Facebook | Aileen Cynthia Maggay-Amurao

Oddly enough, it wasn't because it was valuable. He just considered it a good luck charm. And it's a good thing he thought it was so lucky because it's believed to be valued at over $100 million.

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11. Giraffes only sleep for a couple of minutes at a time.

Reddit | Saso7

Moreover, the series of little power naps they take only add up to about 20 minutes of sleep per day. After all, sleep takes up valuable time that could be spent constantly watching for predators.

Yeah, giraffes aren't as chill as they look.

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12. Elevator music started being a thing because elevators used to take a lot longer to get from floor to floor.

Reddit | NerdBro1

It's commonly believed that the music was supposed to soothe early riders who were scared of the elevator, but Elevator Historial Society founder Patrick Carrajat said elevators had the opposite problem.

Namely, that they were boring and the music was supposed to distract riders from realizing that.

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13. Red Lobster founder Bill Darden refused to play along with segregation when he opened his first restaurant in 1938.

Twitter | @Darden Restaurants

Regardless of what his local politicians were saying at the time, anyone could freely come in to The Green Frog and enjoy a swamp boy breakfast, whatever that is.

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14. There's a waterfall in Antarctica that runs red.

Reddit | loki010

Fortunately, nothing is bleeding to cause this. The water that spews out of this glacier is extremely rich in iron and has never seen sunlight or been exposed to our atmosphere before coming out of the falls.

So, this all means that this spooky South Pole waterfall is just really rusty.

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15. Ruso, North Dakota only has four people living in it.

Wikimedia Commons | Andrew Filer

Ruso was actually close to losing its status as a town when it lost its long-time mayor because North Dakota law apparently states that an official city needs at least three people.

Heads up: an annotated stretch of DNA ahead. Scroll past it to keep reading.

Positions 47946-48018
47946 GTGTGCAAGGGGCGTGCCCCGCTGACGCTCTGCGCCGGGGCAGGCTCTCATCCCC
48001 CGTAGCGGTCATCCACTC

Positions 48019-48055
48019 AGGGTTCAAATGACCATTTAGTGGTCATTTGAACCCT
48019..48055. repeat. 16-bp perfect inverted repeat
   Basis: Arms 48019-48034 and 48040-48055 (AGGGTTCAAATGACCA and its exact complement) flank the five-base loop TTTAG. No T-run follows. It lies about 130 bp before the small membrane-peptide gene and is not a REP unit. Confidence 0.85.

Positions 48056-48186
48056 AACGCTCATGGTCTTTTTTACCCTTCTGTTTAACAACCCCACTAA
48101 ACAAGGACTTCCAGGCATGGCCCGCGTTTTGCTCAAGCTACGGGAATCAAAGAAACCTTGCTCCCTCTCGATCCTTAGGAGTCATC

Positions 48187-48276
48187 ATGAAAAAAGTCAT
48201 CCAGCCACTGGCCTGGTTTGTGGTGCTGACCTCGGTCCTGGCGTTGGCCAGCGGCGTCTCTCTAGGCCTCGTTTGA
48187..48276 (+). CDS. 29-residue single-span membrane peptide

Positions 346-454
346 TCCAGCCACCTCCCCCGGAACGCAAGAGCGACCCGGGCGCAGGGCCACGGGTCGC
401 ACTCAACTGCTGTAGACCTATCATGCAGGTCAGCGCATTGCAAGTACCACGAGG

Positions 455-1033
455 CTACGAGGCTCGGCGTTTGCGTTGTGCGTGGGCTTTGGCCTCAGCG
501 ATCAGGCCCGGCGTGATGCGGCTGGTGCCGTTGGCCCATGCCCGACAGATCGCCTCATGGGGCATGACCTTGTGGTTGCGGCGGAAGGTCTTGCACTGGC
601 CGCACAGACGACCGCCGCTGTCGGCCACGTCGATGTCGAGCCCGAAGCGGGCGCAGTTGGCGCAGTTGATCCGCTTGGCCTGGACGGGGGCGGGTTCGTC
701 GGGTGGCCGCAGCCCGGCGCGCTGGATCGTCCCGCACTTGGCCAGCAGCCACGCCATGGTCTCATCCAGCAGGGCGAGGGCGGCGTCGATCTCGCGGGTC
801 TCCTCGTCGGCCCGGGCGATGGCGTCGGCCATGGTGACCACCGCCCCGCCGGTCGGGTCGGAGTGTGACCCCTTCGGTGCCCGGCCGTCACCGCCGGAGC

But nearby resident Greg Schmaltz saved the day when he moved in, so they elected him mayor. Seriously.

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16. When British scientists first saw the platypus, they thought it was a hoax.

Reddit | Rhadok

As Zoologist George Shaw put it in 1799, "It naturally excites the idea of some deceptive preparation by artificial means."

And let's be honest, if somebody showed you this thing before you'd heard of it, are you telling you wouldn't think someone just glued a duck's bill onto an otter?

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17. Sarcasm tends to make people mad, but it also makes them think more creatively.

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At least, that's whatAdam D. Galinsky's team at Columbia University found when the people in their study did better in creativity tests after getting stuck in sarcastic conversations.Because although they found that sarcastic insults hurt more than direct ones, the work of figuring out somebody's tone when they talk to you apparently flexes your creative muscles. That also goes for using sarcasm yourself, by the way.

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18. This hole is called a cenote, and holes like it are the only way to access natural fresh water sources in Mexico's Yucatan Peninsula.

Reddit | CrazzyLizard

That area has no lakes or rivers, so locals historically had to turn to a network of flooded, underground caves to get a drink.

And these cenotes, or water sinkholes, are how they'd get to those caves.

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19. In Switzerland, it's illegal to own a guinea pig unless you get another one.

Getty Images | Renate Siedentopf / EyeEm

This is because they're herd animals and feel incredibly lonely if there isn't another one around. And as of 2008, that loneliness violates Switzerland's animal rights laws.

Fortunately, there's an online matchmaking service available if something happens to one of them.

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20. You can sleep over at some of America's biggest museums. 

Reddit | Reddit

New York's Museum of Natural History, Boston's Museum of Science, and Chicago's Fields Museum have offered this program to kids for years, but they're starting to open up to the idea of letting adults do this, too.

So far, it's not making that much money for museums, but the real value comes in outreach and getting kids interested in science.

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21. There may actually be clouds on the moon.

Twitter | @scixpmas

NASA's Lunar Atmosphere and Dust Environment Explorer detected a permanent dust cloud surrounding the moon, which apparently comes from the dust that gets kicked up whenever comets or meteors pass by.

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22. Your fingers don't really have any muscles in them.

Reddit | jollytimezz

All the muscles that let them move are in the palm and the forearm and only tendons run through the fingers themselves.

Technically, the only actual muscles on our fingers are just there to make the hairs on them stand up straight.